FOR IMMEDIATE RELEASE
Exhibition: now through August 30, 2014
Christine Macchi, Executive Director
Maine Fiberarts, 13 Main Street, Topsham, ME 04086
207-721-0678, email@example.com http://www.mainefiberarts.org
GEE’S BEND QUILTS ON VIEW AT MAINE FIBERARTS
“Do It Your Way: Gee’s Bend Quilts and Quilters in Maine” is an exhibition on view now through August 30 at Maine Fiberarts, 13 Main Street, Topsham. The exhibition includes twelve large quilts created by the quilters of Gee’s Bend, Alabama—a group that has been quilting since the sixties and who became famous for their freeform and original style. The New York Times once hailed these quilts as “some of the most miraculous works of modern art America has produced.”
In 2002, art collector Will Arnett recognized these quilts as important works of art and organized an exhibition which began at the Houston Museum of Fine Arts and travelled to nine major museums across the country including the Boston Museum of Fine Arts and the Whitney Museum in New York City. The quilts and the quilt makers of Gee’s Bend garnered national media attention, including articles in Newsweek, O, Smithsonian Magazine and Martha Stewart Living. In 2006 the United States Post Office issued Gee’s Bend quilt commemorative stamps.
Boykin, Alabama, the home of most of the Gee’s Bend quilters, has been described as one of the most isolated villages in the U.S. Here, undeterred by a scarcity of materials and long days working in their gardens or in the cotton fields, generations of black women have developed a unique tradition of quilting. Traditional ideas and sewing techniques are passed on, back and forth in this tightly-knit community, but the highest praise is saved for quilts that follow their own inspiration. In Gee’s Bend, quilting rules are broken. Often unable to afford new materials, the makers use pieces from feed bags, worn patches from blue jeans, and other incongruous materials together in one quilt. A seemingly quiet cotton top deviates with one shocking red flannel edge. Corduroy remnants, available for a while from an adjacent clothing factory, even polyester—nothing is wasted or forbidden. Dissimilar materials can be found side by side. If a traditional log cabin pattern is established in one-quarter of the quilt, then in the other three-quarters, that pattern is twisted to other ends, turned sideways or upside down and backwards, done in many or in one color instead of two—becoming more interesting as the rules are flaunted.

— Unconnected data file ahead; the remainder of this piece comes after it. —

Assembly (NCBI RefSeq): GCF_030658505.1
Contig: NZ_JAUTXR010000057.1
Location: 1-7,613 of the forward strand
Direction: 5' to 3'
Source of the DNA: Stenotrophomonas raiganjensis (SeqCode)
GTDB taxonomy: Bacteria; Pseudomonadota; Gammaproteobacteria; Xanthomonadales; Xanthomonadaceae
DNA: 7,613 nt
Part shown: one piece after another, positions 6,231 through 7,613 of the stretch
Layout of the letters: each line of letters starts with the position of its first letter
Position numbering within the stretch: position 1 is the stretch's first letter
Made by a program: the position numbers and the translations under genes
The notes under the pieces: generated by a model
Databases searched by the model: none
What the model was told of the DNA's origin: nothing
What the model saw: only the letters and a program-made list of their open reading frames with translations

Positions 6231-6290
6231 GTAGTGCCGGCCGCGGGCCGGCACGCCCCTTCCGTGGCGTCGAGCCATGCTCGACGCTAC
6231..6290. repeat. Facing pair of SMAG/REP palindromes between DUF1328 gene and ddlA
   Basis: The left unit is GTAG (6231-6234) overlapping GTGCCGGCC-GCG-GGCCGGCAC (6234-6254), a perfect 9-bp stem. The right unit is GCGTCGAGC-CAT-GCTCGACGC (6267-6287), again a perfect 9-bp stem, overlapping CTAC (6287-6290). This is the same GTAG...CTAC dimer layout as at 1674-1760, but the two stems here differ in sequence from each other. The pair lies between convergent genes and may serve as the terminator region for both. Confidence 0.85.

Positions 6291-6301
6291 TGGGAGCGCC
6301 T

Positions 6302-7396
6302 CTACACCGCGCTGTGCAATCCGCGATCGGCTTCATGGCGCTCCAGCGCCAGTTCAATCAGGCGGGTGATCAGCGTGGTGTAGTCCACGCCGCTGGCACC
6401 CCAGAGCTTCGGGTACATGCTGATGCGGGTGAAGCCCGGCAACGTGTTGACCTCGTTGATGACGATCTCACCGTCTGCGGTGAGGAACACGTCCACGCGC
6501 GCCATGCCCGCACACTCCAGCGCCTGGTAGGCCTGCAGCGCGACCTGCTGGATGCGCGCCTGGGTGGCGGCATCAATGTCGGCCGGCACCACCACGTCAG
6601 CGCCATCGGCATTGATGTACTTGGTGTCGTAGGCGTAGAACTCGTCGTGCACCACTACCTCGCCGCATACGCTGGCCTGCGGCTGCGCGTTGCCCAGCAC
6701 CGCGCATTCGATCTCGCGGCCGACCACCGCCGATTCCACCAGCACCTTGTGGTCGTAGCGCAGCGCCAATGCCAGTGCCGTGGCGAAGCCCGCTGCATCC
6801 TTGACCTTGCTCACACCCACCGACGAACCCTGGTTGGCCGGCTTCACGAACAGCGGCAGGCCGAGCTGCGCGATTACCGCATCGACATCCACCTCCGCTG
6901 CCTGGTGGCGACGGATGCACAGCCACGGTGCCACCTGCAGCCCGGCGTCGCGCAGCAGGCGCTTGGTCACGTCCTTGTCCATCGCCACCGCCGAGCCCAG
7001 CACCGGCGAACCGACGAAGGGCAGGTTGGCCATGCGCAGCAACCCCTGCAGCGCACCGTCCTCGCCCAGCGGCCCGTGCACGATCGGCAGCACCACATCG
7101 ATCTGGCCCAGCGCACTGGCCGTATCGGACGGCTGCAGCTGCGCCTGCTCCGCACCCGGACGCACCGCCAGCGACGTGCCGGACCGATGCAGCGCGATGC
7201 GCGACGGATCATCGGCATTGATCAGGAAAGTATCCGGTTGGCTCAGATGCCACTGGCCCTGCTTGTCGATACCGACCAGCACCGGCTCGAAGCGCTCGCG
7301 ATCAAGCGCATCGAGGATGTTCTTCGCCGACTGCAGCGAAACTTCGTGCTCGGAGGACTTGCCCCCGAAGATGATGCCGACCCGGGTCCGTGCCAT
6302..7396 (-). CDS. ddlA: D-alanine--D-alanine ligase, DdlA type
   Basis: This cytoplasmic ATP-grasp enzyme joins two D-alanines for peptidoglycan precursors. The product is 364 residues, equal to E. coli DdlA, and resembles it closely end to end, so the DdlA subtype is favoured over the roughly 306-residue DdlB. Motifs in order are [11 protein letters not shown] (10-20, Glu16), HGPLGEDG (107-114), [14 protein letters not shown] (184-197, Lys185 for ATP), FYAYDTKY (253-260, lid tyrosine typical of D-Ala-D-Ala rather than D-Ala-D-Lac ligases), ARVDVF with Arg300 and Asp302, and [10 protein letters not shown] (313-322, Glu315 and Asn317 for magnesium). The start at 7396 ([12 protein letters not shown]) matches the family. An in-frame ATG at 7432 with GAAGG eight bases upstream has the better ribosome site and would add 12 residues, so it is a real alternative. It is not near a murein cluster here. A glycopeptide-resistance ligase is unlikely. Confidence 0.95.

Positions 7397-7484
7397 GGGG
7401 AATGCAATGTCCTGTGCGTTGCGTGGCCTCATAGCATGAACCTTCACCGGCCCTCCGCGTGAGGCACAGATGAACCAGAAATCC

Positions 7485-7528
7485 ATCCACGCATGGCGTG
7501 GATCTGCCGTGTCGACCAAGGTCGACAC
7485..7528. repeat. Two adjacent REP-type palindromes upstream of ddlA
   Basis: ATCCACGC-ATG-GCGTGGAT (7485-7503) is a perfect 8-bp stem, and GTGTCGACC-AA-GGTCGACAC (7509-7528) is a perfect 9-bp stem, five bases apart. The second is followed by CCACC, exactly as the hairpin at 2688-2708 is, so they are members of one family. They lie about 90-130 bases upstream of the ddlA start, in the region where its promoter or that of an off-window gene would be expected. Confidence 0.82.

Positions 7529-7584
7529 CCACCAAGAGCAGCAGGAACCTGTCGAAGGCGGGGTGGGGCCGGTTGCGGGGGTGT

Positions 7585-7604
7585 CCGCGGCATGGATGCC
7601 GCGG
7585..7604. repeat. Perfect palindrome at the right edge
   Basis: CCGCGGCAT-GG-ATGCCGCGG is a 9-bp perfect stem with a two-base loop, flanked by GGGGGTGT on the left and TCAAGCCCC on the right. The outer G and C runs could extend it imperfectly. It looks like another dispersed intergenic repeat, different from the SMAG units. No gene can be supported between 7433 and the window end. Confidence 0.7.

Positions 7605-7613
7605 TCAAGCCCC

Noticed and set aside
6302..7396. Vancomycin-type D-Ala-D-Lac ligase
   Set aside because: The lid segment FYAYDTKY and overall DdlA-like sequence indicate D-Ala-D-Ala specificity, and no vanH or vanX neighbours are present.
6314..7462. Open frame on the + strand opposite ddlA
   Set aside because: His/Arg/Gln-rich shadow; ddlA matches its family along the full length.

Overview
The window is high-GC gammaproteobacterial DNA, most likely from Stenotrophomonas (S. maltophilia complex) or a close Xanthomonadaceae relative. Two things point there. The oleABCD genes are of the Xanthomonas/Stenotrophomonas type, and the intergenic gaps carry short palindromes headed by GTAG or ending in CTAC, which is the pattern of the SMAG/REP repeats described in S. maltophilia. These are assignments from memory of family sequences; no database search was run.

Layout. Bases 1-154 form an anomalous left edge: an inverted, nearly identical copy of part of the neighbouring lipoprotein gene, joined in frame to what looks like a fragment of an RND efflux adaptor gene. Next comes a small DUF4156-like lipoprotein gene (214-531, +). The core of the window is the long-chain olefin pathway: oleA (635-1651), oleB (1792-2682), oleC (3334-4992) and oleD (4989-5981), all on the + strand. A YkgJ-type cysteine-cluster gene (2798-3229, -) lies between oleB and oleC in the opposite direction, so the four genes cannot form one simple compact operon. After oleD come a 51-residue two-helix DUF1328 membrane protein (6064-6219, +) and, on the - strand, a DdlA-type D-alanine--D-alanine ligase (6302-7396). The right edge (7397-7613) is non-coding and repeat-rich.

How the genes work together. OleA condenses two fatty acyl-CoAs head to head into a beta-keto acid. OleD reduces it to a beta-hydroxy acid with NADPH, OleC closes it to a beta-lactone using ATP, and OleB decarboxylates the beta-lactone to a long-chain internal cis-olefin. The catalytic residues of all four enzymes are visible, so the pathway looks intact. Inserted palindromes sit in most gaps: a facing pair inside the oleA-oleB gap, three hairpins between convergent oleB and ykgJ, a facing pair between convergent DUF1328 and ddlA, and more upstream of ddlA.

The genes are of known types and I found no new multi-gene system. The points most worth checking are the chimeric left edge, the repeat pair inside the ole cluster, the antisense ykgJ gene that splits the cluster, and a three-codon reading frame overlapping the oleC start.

The quilts demand that the viewer, see, feel, and deal with the unpredictable.
Unlike African American “story quilts,” Gee’s Bend quilts are not narratives. They are expressive in the way that the best abstract paintings are—more like “jazz,” than “folk song.” Patterns may start from tradition, but then are improvised upon. Corners do not always abut precisely. Lines need not always be straight. Ripping has its own charms. Once stated, often a pattern is exploded, turned and run askew. If it is pieced more regularly, then colors are used contradictorily.
It is perhaps entirely natural that during the show of Gee’s Bend quilts at the Whitney Art Museum in 2003, a New York Times art critic raved. Leaping in one single move from the periphery to the center of the art world, these quilts were at home.
This exhibition marks the first time the quilts and the quilters have been north of Boston and is part of an exciting collaboration. A second exhibition of different quilts takes place at the Penobscot Marine Museum in Searsport, August 2-September 7. Finally, Fiber College in Searsport, initiator of the events, offers classes and special programming to celebrate the women. Four of the Gee’s Bend quilters—China Pettway, Stella Mae Pettway, Revile Mosley and Lucy Mingo—will teach classes between September 2-8. The evening of September 3 has been reserved for a public New England boiled dinner and forum and gospel singing (during which two quilts will be raffled) at the Searsport Congregational Church moderated by Suzette McAvoy of the Center for Maine Contemporary Art. Tickets for the dinner are available through http://www.fibercollege.org
Since the year 2000, Maine Fiberarts has hosted exhibitions that change every two or three months. This Fall, the group will bring shows of contemporary fiber art to both the Glickman Family Library at USM in Portland, and to the galleries at Maine Fiberarts. The statewide arts nonprofit currently hosts a free online Fiber Resource Guide, Bulletin, and Folio to promote Maine’s fiber community. Visit the group in Topsham Tuesday-Friday, 10-4, Saturday, 11-2, or online at http://www.mainefiberarts.org.
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“Gee’s Bend Quilts and Quilters in Maine” is an exhibition of large, colorful, free style quilts created by the women of Gee’s Bend, Alabama. Quilts are on view at Maine Fiberarts, 13 Main Street, Topsham now through August 30 and the gallery is open Tuesday-Friday, 10-4, Saturdays, 11-2. For more information, 207-721-0678, http://www.mainefiberarts.org A second exhibition, workshops and a dinner and forum to meet four of the quilters takes place through September 8. Check the websites of Maine Fiberarts, Penobscot Marine Museum, and Fiber College for more information.